WILKES-BARRE TWP. — With Harrisburg’s blessing, Pennsylvanians are looking forward to blowing stuff up this Independence Day.
A new state law took effect last year allowing residents to purchase aerial fireworks for the first time in decades, creating a rush on seasonal vendors.
“We sold out of our biggest thing on the first day,” said Caitie Rogan, who was staffing the TNT Fireworks tent in the Sam’s Club parking lot in Wilkes-Barre Township Friday afternoon and again on Saturday.
“A guy came and specifically asked for the biggest thing,” Rogan added.
Keystone State residents are allowed to buy “the biggest thing” thanks to Act 43, which, in part, raises taxes on fireworks sales and increases the number of fireworks legally allowed to be purchased in the commonwealth, both intended to boost state revenue.
With that new freedom comes increased responsibility, as health care professionals, police and fire departments encourage consumers to enjoy their fireworks safely and in accordance with local laws.
Health care professionals, police and fire departments are wary of the change, however, cautioning consumers to use their purchases safely — if at all — and in accordance with local ordinances.
“My foremost concern is that the increased use of consumer grade fireworks will result in injuries and damage to properties,” Wilkes-Barre Fire Chief Jay Delaney said in a statement released by the city last week. “Additionally, one cannot predict where consumer grade aerial fireworks will land — whether it be on a house, a commercial building, or in a tree.”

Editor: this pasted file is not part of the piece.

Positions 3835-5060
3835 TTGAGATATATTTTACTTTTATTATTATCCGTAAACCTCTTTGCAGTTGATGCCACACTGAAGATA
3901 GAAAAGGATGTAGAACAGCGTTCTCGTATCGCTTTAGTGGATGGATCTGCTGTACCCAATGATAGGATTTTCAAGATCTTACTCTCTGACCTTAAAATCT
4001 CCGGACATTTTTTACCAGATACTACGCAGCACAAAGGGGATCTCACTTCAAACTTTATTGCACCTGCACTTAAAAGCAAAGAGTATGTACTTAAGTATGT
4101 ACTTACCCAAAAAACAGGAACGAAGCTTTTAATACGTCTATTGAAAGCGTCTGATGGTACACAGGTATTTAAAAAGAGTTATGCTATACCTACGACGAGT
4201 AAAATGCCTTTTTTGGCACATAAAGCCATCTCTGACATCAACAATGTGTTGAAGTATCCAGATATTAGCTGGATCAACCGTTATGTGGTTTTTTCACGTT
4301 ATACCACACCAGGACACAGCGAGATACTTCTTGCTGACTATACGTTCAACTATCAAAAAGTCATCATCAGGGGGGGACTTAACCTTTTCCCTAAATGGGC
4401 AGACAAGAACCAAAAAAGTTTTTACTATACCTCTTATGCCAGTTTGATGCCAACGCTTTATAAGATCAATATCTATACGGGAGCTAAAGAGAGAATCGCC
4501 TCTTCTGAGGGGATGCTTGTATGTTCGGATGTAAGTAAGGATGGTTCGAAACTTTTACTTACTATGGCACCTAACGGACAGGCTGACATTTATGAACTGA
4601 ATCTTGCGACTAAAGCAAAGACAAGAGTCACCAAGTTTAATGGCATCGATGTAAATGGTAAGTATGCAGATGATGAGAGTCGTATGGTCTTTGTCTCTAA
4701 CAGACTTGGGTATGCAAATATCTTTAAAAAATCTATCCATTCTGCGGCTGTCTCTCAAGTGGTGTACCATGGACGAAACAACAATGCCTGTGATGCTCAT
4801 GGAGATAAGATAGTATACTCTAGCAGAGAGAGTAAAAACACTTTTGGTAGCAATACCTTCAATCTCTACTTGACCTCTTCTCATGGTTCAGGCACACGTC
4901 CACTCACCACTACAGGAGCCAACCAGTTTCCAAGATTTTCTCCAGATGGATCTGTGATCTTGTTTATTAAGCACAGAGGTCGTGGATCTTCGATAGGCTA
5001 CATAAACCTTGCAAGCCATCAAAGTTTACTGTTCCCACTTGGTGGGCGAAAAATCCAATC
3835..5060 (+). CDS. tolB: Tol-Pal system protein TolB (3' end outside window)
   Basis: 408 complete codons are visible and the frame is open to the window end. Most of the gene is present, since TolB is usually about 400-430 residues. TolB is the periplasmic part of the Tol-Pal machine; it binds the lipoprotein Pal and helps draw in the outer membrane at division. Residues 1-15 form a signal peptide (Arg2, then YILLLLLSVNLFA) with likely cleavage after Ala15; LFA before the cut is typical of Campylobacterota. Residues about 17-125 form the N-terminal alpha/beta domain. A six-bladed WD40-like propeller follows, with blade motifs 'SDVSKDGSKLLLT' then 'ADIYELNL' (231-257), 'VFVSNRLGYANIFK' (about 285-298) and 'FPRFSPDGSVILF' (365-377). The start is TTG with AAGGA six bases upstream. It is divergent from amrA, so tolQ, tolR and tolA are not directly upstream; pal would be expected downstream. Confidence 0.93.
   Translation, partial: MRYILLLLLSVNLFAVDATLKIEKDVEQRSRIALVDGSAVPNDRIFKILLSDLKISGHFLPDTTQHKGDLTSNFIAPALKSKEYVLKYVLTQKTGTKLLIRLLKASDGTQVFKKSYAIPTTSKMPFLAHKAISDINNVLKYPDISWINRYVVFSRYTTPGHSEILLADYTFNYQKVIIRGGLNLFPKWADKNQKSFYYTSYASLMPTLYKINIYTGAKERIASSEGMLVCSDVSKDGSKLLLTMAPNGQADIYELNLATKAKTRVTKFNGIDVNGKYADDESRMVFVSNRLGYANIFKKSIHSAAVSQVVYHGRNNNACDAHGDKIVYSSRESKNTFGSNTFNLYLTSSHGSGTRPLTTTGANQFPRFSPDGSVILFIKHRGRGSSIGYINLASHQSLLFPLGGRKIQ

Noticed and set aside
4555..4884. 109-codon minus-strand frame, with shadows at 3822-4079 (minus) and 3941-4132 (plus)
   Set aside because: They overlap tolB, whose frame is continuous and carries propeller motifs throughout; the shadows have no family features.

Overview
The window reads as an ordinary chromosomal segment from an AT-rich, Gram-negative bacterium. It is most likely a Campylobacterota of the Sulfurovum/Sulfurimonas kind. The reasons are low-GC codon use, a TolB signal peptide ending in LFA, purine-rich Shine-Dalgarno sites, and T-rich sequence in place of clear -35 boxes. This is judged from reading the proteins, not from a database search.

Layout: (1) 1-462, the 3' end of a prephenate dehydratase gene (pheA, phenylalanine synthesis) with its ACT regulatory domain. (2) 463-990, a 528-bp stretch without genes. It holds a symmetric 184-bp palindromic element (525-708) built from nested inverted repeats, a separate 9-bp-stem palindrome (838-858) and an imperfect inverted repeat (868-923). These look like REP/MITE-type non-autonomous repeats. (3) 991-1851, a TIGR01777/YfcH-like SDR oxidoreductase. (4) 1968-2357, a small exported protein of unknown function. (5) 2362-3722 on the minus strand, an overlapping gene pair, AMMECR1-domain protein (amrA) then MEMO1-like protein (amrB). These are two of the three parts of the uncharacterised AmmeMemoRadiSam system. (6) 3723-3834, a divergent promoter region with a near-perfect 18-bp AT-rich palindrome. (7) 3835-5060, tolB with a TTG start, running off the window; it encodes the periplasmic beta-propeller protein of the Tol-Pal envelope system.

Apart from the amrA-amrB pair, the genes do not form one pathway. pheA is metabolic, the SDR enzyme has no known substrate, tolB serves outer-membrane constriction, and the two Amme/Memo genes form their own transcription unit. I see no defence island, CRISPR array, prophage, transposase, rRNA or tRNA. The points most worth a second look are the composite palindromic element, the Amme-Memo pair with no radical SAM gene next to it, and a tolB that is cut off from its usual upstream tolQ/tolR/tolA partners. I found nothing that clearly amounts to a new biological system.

Delaney, as president of the Pennsylvania Career Fire Chiefs Association, “strongly opposed” the expanded use of fireworks, writing letters to state legislators in attempts to sway them against it.
“Simply put, fireworks are dangerous,” he said.
Kevin Shaub, co-owner of Keystone Fireworks, stresses the importance of safety.
“Common sense is the number one prevention for injury,” said Shaub, whose company operates stores around the state, including a superstore in a former pharmacy on Carey Avenue in Hanover Township.
Shaub said that all of the fireworks Keystone sells have been rigorously tested to ensure that they’re safe, but he said there are a handful of things the user needs to do to ensure safety.
According to Shaub, you need to prepare a level space, using objects like a flat piece of plywood to flatten the area. Then, use cinderblocks or bricks to stabilize the fireworks to ensure they don’t tip while being fired.
“All of our products pass the tip test, and if they’re used properly, they won’t tip,” Shaub said. “But why not use extra precaution?”
Shaub also recommends having a bucket of water and a hose on hand, and to soak all the spent fireworks to make sure the item has been totally extinguished. If a firework appears to be a “dud,” don’t try to relight it. Just toss it in the bucket with the rest.
Shaub said every customer at one of his stores are handed a safety flyer that advises both of how to be safe and how to comply with the law.
As long as people buy from what Shaub called “reputable dealers” and follow safety tips, they should be fine.
“People get hurt because they’re trying to buy something out of the back of some guy’s van,” he said.
Shaub also emphasized another thing: Don’t hand fireworks to kids.
“Sparklers are probably the most dangerous item you can think of because they’re in your hand, and sparklers in the hands of children is very dangerous,” he said. “They’re not ready to handle something like that.”
It may seem counterintuitive, but aerial fireworks are often safer then sparklers, he explained.
“It’s safer to look at them from afar than down at your hand,” he said.
Dr. Todd Holmes, director of emergency medicine at Geisinger South Wilkes-Barre, said he sees the same types of injuries every Independence Day.
“I think I worked the first 12 Fourth of Julys of my career, and every Fourth of July it was the same patient: a 20-year-old guy, he was pale and green, intoxicated and holding his hand like this,” the doctor said while clutching one hand in the other as if he’d been seriously injured.